Aging is an inevitability. And as we age, we tend to notice the side effects that are most obvious. Whether it’s the development of fine lines or gravity taking its toll, it’s relatively easy to see some of the impacts of aging. And, we are often reminded of the importance of turning to exercise to keep our hearts and bodies healthy when we head to the doctor for annual physicals. But when it comes to caring for yourself as you grow older, do you also think about how to keep your brain in tip-top shape?
Keeping your brain healthy and strong as you age is just as critical to your well-being as taking care of the rest of your body. When you “exercise” your brain, you can help lessen your risk for cognitive decline, including illnesses such as Alzheimer’s Disease and dementia.
Here are five key tips that can help keep your brain and body healthy, and help reduce your risk of cognitive decline:
- Engage in regular physical activity: Aerobic exercise that elevates your heartrate has been shown to be incredibly beneficial when it comes to preventing development of dementia, or slowing down its course. Walking is also a great form of physical activity to boost cognition in adults 65 and older. Always make sure to consult your doctor before beginning a new workout regimen.
- Make time for a mental workout, too: Studies show that people who engage in new hobbies, tackle mental games and puzzles, or learn new things may benefit when it comes to maintaining their cognitive capabilities as they age. Want to try giving your brain a workout? Take a different route to a location you frequent, read a book aloud instead of with your eyes, or try eating with your non-dominant hand or with chopsticks. Making these little changes can give your brain a challenge and help build new neuronal connections.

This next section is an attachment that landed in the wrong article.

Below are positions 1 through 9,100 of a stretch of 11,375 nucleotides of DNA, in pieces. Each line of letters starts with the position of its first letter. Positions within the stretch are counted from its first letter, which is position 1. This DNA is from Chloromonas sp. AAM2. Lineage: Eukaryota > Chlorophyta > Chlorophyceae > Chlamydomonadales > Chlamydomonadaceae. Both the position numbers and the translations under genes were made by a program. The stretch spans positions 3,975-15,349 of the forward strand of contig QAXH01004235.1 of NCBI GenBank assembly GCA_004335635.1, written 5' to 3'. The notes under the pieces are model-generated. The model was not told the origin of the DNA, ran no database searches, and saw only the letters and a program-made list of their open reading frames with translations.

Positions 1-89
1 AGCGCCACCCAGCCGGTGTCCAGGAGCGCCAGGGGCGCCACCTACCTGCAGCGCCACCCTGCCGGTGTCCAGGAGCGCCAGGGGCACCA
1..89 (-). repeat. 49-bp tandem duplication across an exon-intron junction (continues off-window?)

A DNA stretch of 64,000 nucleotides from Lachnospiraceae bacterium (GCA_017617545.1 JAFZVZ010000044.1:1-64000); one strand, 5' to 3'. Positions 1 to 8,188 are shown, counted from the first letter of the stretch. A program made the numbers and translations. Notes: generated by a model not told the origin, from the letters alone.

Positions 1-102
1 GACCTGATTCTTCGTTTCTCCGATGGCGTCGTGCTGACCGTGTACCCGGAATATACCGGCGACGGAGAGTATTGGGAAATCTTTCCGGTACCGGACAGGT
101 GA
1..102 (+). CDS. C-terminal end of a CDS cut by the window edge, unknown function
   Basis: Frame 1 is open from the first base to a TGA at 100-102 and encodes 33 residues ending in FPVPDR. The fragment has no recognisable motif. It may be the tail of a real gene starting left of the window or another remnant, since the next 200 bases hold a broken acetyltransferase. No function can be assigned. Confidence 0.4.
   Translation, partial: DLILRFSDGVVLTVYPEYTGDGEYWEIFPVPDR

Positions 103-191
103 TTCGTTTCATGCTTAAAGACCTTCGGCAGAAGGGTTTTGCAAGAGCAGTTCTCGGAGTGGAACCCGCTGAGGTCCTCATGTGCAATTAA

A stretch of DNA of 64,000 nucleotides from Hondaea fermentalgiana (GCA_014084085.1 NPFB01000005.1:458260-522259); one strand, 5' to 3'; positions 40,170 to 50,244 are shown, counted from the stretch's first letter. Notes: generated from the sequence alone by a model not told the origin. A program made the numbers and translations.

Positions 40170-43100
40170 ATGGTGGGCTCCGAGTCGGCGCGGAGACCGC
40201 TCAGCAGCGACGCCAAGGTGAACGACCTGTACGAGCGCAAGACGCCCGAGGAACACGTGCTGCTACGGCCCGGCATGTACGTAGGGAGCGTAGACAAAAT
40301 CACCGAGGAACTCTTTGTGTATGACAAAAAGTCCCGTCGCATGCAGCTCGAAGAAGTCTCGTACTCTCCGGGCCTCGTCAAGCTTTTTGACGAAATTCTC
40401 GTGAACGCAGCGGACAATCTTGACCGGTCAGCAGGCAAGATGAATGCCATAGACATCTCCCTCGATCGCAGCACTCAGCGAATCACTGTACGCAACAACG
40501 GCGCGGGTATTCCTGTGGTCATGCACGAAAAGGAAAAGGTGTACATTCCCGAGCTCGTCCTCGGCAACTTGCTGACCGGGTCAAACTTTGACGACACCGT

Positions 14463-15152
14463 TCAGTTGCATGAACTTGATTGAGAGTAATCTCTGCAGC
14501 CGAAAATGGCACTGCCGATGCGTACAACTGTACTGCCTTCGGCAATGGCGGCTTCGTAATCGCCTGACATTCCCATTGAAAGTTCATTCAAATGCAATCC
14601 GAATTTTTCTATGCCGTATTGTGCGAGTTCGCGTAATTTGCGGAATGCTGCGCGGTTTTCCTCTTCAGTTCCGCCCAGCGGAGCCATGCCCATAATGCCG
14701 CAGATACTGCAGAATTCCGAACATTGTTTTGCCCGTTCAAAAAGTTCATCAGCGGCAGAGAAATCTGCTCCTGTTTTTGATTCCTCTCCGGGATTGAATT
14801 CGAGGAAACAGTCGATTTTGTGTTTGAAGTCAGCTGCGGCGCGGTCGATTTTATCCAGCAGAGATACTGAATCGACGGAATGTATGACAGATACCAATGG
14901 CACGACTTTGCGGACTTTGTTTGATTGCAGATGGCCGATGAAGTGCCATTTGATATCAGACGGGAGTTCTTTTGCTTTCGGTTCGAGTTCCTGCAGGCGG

- Eat well – for your waistline and for your brain: Recent research suggests that diets like the Mediterranean diet that emphasize eating whole fruits and vegetables, whole grains, lean protein like seafood, and healthy fats can reduce your risk of dementia and other forms of cognitive decline.
- Hit the hay: Sleep is critical for both your body and brain. Not getting proper sleep can interfere with your thinking, memory, and overall functioning. While studies do not indicate a direct relationship between sleep and the development of dementia, prioritizing sleep as part of your efforts to stave off dementia is good practice.
- Slow things down with yoga and meditation: Both yoga and meditation require patience and focus. Practicing these has been shown to improve your working memory, brain function, and cognitive health. Try focusing on the here and now to help relieve stress and anxiety.
Your brain plays a critical role in every area of your life, from learning, working, and playing, to personality and memory. Incorporating these strategies into your lifestyle can go a long way toward keeping your brain healthy and reducing risk of cognitive decline in the future.
Always make sure to consult your doctor when making any changes to your health or care plan.